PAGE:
Vaginal Creams Can
Cause Condom Failure
NEW YORK - When used in combination with condoms, certain popular over-the-counter (OTC) vaginal products may lead to condom failure, Texas researchers report.
Previous research has shown that latex - the material that most condoms are made of - rapidly deteriorates when exposed to pure mineral (baby) oil or vegetable oil (common ingredients in some OTC vaginal lubricants), and anti-fungal or anti-itch creams.
In the new study, vaginal products that contained the oils decreased condom strength, which potentially could hamper their effectiveness as birth control and prevention against sexually transmitted diseases, according to the report in the Southern Medical Journal.
"The use of any vaginal product that contains mineral oil or vegetable oil may be associated with decreased condom integrity," stressed lead researcher Dr. Ted Rosen, a dermatologist at Baylor College of Medicine in Houston, Texas.
In the study, Rosen and colleague Allison D. Rosen exposed 20 condoms to 10 OTC vaginal products for 5 minutes to see if exposure had any effect on "burst" time. After exposure, researchers inflated the condoms with an air pump to see how much time and pressure it took for them to burst.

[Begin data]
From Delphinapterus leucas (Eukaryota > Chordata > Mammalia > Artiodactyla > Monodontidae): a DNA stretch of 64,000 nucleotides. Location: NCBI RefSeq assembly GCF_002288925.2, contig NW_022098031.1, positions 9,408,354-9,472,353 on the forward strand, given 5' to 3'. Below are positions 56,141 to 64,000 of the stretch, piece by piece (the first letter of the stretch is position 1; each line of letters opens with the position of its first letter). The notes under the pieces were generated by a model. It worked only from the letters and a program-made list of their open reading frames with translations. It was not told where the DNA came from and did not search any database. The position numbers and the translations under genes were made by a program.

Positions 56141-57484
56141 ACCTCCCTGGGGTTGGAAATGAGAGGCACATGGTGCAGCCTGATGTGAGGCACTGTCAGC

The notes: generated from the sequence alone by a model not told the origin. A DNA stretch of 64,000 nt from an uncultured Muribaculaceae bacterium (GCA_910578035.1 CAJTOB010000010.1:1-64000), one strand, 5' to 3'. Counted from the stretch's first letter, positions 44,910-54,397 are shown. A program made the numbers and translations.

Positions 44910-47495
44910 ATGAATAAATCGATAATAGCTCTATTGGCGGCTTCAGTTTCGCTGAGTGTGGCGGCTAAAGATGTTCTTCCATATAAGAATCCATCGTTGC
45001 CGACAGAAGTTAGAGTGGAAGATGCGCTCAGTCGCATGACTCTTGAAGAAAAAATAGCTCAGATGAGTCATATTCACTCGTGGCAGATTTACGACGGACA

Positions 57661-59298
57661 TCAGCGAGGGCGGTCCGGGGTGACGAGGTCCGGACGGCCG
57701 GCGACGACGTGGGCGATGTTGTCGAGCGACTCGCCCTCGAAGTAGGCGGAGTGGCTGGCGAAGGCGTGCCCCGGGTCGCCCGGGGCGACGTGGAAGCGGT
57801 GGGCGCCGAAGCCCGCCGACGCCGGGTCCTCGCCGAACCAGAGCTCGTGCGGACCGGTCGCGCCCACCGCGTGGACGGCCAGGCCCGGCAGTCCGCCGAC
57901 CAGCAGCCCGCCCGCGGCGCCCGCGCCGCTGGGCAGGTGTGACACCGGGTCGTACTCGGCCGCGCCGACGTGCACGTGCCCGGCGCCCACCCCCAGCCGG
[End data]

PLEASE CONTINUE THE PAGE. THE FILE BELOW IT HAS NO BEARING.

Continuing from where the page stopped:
Compared with 20 untreated "control" condoms, those that were exposed to products with mineral oil and vegetable oil took less time to burst.
Not surprisingly, exposure to pure baby oil resulted in a condom burst time of 11.2 seconds, the researchers report. Exposure to a variety of OTC products that did not contain the oils did not affect condom strength.
"Caution is advised when women use any OTC intravaginal product, whether (or not) a warning label is present, if such a product includes any mineral and/or vegetable oil component," the researchers conclude.
In 1997, about 460 million condoms were sold in the US, at a cost of $275 million. And each year, close to 25 million OTC vaginal antifungal products are sold.